Filipino Canadian Psychiatrist: ‘Depression will be No.1 disease in 21st century’

Community News & Features May 16, 2005 at 2:37 pm

MENTAL health is one of the medical challenges in the 21st Century. In fact, “ in the next 20 years, depression will be the world’s number one disease because lives will become more stressful”. This was the message of Fil-Can Psychiatrist, Dr Maria Dulce Bismonte during her recent seminar on “Depression” as part of the Filipino Center Toronto Wellness Program held in Toronto.

In her talk, Dr Bismonte briefly outlined several causes of depression and the ways to deal with it. It is believed that depression is the most common medical psychiatric problems “unrecognized by many”. Depending on the severity of the situation, the impact of depression may affect the quality of life of the person caused by several events. People who feel depressed usually lack energy, feels hopeless, have decreased appetite, loss of interest in hobbies and activities that were once enjoyed, have difficulties in sleeping and concentrating. Others feel irritable all the time for no apparent reason. The symptoms also vary from person to person.

In her four years of experience as one of the resident doctors of University of Toronto, Dr Bismonte believes that the causes of depression are varied and usually emanates from what is called “Psychosocial stressors”. This means individuals who had a traumatic experience such as losing a love one, a breakup of relationship, losing a job or a change of home environment would experience stress that eventually causes depression. To cite a few examples, the series of news events that unfolded within three days in Toronto last March clearly illustrated individuals suffering from depression. On a Sunday, a father dropped his 5-year old daughter from an overpass onto the express lanes of the busiest highway in Canada. On Tuesday, a knife-wielding man played early morning matador with police cars at a downtown intersection. A disturbed father who doused himself with gasoline followed this on Wednesday. These highly publicized stories brought into focus the stress of modern life leading to emotional disturbance, fraying of nerves, snapping of minds and loss of self-control. In a follow up phone interview with Dr Bismonte for her personal opinion regarding the said events, Dr Bismonte described the behavior of these men as the result of depression. Meaning, their actions were the result of depression that was not treated at the earliest stage.

People who suffer a Bipolar Affective Disorder or what is commonly known as Manic Depression is caused by genetic factors, Dr Bismonte explained. “All kinds of mental illness is inherited. Their behavior is characterized by psychotic features and is usually present in individuals who are fraudulent, criminals with forensic history or sex maniacs. They are individuals who take enjoyment in going against the law.”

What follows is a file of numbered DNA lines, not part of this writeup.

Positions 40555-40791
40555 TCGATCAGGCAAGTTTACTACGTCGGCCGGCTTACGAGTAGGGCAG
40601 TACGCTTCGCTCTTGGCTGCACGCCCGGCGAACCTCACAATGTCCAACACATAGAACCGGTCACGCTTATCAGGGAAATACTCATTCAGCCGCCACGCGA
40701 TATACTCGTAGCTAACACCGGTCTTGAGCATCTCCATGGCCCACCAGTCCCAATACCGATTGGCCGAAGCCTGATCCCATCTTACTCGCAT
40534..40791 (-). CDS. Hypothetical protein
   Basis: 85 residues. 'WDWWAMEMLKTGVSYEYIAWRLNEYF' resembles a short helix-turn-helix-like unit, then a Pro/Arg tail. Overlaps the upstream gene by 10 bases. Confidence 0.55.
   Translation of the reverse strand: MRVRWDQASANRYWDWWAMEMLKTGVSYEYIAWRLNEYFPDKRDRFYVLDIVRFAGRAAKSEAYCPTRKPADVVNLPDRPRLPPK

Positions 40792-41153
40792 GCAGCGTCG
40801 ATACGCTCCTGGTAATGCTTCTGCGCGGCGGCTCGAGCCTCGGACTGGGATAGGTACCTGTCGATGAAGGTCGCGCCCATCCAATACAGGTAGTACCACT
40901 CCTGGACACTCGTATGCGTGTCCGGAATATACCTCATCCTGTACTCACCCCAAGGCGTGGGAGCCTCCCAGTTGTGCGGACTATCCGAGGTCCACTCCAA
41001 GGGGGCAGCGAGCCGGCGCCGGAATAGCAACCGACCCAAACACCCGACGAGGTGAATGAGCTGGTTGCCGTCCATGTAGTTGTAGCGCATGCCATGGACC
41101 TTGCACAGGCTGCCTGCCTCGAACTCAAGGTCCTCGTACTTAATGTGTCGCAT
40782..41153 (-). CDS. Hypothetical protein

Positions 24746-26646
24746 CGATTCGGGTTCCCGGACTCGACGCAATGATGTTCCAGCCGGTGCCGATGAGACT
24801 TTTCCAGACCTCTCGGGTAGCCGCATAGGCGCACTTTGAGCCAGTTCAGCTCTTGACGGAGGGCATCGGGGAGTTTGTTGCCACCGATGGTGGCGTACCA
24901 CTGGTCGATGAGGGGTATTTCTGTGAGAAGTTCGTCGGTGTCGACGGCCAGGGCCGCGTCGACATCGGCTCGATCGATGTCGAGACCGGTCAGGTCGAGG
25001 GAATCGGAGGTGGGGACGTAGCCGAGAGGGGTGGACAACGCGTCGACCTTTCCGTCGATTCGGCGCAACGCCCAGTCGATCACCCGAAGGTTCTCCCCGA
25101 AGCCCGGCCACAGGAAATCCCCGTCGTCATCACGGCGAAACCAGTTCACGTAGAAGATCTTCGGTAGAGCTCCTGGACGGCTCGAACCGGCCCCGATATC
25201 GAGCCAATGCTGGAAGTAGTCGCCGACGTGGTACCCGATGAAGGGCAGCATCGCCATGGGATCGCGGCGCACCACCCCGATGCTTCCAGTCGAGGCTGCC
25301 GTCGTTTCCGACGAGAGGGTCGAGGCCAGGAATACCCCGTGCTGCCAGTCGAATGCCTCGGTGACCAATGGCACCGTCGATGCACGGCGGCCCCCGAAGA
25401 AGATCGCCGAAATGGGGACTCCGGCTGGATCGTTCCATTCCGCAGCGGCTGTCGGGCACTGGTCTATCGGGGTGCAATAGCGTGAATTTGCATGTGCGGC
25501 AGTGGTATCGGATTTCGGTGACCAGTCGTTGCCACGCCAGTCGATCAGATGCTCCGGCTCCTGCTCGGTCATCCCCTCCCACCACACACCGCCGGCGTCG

Physical conditions also play a vital role in causing depression. Serious psychological disorders such as anxiety disorders, eating disorders, schizophrenia, and substance abuse often appear along with depression. If anyone feels any of the above symptoms, Dr Bismonte highly suggested seeking medical help. A physical examination including lab test is administered if appropriate medications are required. If a physical cause for the depression is ruled out, a psychological evaluation is done by the physician or by a psychiatrist or psychologist.

Dr Bismonte advises people to lend support to those suffering from depression. “If you feel a friend is depressed, try to invite him or her for walks, outings, to the movies, and other activities. Try to be sympathetic”.

To compliment Dr Bismonte’s talk, she referred to several journals and researches which enumerated key factors to help avoid depression:

• Set realistic goals in light of the depression and assume a reasonable amount of responsibility.

• Break large tasks into small ones, set some priorities, and do what you can as you can.

• Try to be with other people and to confide in someone; it is usually better than being alone and secretive.

• Participate in activities that may make you feel better.

• Mild exercise, going to a movie, a ballgame, or participating in religious, social, or other activities may help.

• Expect your mood to improve gradually, not immediately. Feeling better takes time.

• It is advisable to postpone important decisions until the depression has lifted. Before deciding to make a significant transition-change jobs, get married or divorced-discuss it with others who know you well and have a more objective view of your situation.

• People rarely “snap out of” a depression. But they can feel a little better day-by-day.

• Remember, positive thinking will replace the negative thinking that is part of the depression and will disappear as your depression responds to treatment.

• Let your family and friends help you.

As for Dr Bismonte, the best remedy of all is faith in God. “Pray and everything will take its natural course. Prayer is incomparable if one seeks peace and harmony within oneself,” she said.

Dr. Bismonte is the current president of Filipino Canadian Medical Association. She graduated with a degree of Doctor of Medicine and Surgery at University of Santo Tomas in the Philippines and has been on private practice as a Psychiatrist in Ontario since 1996.